The vmware community is slowly waking up to NFS, and for good reason – there are many benefits over iSCSI, and it is in many ways ideal for the shared storage component of a DR installation where older servers can easily be re-purposed with new disks to provide reasonable chunks of networked storage.
But getting the most out of NFS needs some careful configuration. Besides the hardware choice, one of the main performance limiting factors I’ve found to be the underlying file system. I’ve looked in detail at VM disk performance running from NFS storage with the four main choices – so which Linux file system is the best for NFS servers providing shared storage for vmware?
The Test Rigs
I’ve performed tests on three targets:
- a Pentium-4 with a single SATA drive (without SATA NCQ)
- a Dell 2950 with four SATA drives running in RAID-10 (without SATA NCQ)
- a Dell 2950 with six SATA drives running as 3x RAID-1 volumes (with SATA NCQ), then striped in Linux with mdadm to create a large RAID-10 volume (mdadm required due to BIOS volume size restrictions)
The default file system for many 2.6 kernels, ext3 is old and reliable. But it just isn’t designed for files of the size of VMDKs and as a result can’t really keep up. Sequential write performance seemed to be limited to about 60MB/s on my test platforms, and delete performance was so bad that ESXi would time out for files as small as 12GB.
JFS has credible underpinnings from IBM, but I found in some configurations with sustained heavy write workload, the background writer process (jfscommit) could use steadily more and more CPU resource which ultimately limited throughput – and severly.
XFS has excellent support for the enormous files so needed for vmware and in most respects it is ideal – stable, fast and well proven. Sequential write performance on my test rig was nearly double that of ext3 at over 100MB/s.
When tuned a little, in particular mounting with nobarrier, delete performance seems as good as VMFS – 2TB VMDK’s could be deleted on the PowerEdge test rigs almost instantly.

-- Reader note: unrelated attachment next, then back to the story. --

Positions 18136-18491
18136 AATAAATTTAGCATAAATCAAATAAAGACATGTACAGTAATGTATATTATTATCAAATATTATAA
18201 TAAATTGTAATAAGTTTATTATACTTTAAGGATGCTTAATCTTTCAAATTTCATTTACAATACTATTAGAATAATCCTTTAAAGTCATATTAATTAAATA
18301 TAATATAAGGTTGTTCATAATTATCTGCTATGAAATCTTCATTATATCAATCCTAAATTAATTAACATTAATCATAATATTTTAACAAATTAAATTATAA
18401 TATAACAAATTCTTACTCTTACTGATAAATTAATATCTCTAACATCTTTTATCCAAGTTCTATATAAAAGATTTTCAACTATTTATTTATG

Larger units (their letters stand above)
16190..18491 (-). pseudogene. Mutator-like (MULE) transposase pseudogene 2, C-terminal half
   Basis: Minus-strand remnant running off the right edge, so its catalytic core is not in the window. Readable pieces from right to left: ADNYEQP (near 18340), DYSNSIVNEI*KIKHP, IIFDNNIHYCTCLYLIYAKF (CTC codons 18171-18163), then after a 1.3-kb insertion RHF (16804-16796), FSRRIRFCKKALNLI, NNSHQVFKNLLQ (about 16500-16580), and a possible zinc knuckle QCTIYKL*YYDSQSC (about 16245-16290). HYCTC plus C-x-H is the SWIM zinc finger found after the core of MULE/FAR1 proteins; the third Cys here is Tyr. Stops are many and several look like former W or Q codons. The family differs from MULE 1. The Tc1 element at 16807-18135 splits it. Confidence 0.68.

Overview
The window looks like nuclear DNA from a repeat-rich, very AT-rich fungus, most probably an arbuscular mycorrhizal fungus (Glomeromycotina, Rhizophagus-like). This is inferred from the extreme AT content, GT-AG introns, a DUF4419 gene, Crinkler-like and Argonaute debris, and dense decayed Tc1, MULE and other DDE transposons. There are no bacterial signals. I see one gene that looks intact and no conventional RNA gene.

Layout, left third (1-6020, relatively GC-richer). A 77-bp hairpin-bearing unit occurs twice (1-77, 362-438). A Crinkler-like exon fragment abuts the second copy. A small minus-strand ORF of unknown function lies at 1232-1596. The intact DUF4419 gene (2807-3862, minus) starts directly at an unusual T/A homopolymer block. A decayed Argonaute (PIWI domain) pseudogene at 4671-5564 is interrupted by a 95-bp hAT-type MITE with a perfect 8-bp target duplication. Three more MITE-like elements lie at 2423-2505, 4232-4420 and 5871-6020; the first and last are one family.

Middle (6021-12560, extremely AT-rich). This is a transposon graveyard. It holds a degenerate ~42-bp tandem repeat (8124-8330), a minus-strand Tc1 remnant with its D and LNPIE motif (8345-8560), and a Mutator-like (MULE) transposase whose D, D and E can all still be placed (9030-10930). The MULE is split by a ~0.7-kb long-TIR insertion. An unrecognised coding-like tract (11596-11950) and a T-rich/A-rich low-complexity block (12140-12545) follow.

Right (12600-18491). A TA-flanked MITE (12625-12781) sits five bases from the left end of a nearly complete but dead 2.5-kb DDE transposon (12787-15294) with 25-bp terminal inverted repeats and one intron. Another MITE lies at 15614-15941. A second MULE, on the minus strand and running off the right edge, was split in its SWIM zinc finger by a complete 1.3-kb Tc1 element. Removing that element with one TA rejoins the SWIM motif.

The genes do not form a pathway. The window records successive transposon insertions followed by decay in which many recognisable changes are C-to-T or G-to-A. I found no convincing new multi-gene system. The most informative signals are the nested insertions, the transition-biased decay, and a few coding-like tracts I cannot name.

I did find a corner-case when used with madm volumes, where random mixed read-write workload IO (which is of such importance with VMs) appeared to throttle the array queue depth to only 1 IO, with a devastating performance impact – effectively reducing array performance to that of a single disk.
ext4 based NFS provided sequential MB/s and random IOPS right at the top of table consistently. It has new design features that make it very much more suitable for the very large files of interest here (than it’s earlier cousin), and sequential write performance was just as good as XFS. It was immune to the corner-case affecting XFS with mdadm and I could never drive it into the CPU race condition seen with JFS.
The only downside is that the delete performance is very much lower than XFS, which then effectively limits the safe VMDK working size, depending on the speed of the NFS server and it’s workload. I found VMDK’s up to about 1.2TB could be consistently deleted OK.
It seems XFS is the choice unless using mdadm, in which case ext4 is the way to go. ext4 needs Linux kernel 2.6.28 or higher, effectively taking Debian out of the running, but Ubuntu 10.04 LTS (or 10.10) are an easy jump and it uses ext4 by default.
The only free and supported solution for vmware is the now ancient Fedora 8, so if looking at that route then only XFS should really be considered as it is too old for ext4 and ext3 is too slow.